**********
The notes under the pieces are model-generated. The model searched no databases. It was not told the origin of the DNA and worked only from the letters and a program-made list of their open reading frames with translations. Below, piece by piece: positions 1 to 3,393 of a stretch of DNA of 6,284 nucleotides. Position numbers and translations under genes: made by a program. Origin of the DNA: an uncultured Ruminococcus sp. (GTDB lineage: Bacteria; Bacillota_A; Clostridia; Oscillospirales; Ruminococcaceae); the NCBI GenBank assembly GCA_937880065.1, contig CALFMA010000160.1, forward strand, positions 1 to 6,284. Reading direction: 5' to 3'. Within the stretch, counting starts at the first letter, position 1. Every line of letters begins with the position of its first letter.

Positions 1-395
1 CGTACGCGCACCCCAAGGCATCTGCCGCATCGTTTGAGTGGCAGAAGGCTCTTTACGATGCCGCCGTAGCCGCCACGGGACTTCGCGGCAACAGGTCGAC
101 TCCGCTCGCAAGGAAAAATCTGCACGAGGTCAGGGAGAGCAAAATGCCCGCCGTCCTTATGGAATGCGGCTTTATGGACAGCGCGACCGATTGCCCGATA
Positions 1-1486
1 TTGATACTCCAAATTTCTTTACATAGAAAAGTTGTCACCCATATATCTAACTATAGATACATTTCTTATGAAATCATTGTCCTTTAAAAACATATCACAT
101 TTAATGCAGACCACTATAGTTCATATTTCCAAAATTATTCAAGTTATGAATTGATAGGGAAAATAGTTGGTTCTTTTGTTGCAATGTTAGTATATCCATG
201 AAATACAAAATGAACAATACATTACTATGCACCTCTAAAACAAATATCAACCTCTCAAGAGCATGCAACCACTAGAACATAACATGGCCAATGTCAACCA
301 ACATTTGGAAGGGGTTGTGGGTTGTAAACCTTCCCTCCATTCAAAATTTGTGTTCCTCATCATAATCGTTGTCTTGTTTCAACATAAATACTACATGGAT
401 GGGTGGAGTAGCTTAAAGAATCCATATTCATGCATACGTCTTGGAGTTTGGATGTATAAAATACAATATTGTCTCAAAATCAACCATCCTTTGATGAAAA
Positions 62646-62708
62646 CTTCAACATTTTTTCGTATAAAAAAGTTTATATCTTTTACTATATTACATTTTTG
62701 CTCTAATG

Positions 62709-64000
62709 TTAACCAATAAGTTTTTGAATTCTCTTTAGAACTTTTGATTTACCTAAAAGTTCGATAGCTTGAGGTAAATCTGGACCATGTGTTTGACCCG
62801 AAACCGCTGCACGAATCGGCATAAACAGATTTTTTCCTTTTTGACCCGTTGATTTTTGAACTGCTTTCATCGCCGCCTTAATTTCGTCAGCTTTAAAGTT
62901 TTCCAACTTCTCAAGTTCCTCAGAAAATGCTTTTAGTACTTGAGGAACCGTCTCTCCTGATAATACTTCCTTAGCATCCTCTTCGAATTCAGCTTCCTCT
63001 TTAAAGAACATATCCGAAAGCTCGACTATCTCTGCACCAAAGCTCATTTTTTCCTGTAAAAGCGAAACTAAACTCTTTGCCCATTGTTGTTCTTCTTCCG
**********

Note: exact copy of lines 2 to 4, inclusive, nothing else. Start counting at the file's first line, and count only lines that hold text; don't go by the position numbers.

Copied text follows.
Positions 1-395
1 CGTACGCGCACCCCAAGGCATCTGCCGCATCGTTTGAGTGGCAGAAGGCTCTTTACGATGCCGCCGTAGCCGCCACGGGACTTCGCGGCAACAGGTCGAC
101 TCCGCTCGCAAGGAAAAATCTGCACGAGGTCAGGGAGAGCAAAATGCCCGCCGTCCTTATGGAATGCGGCTTTATGGACAGCGCGACCGATTGCCCGATA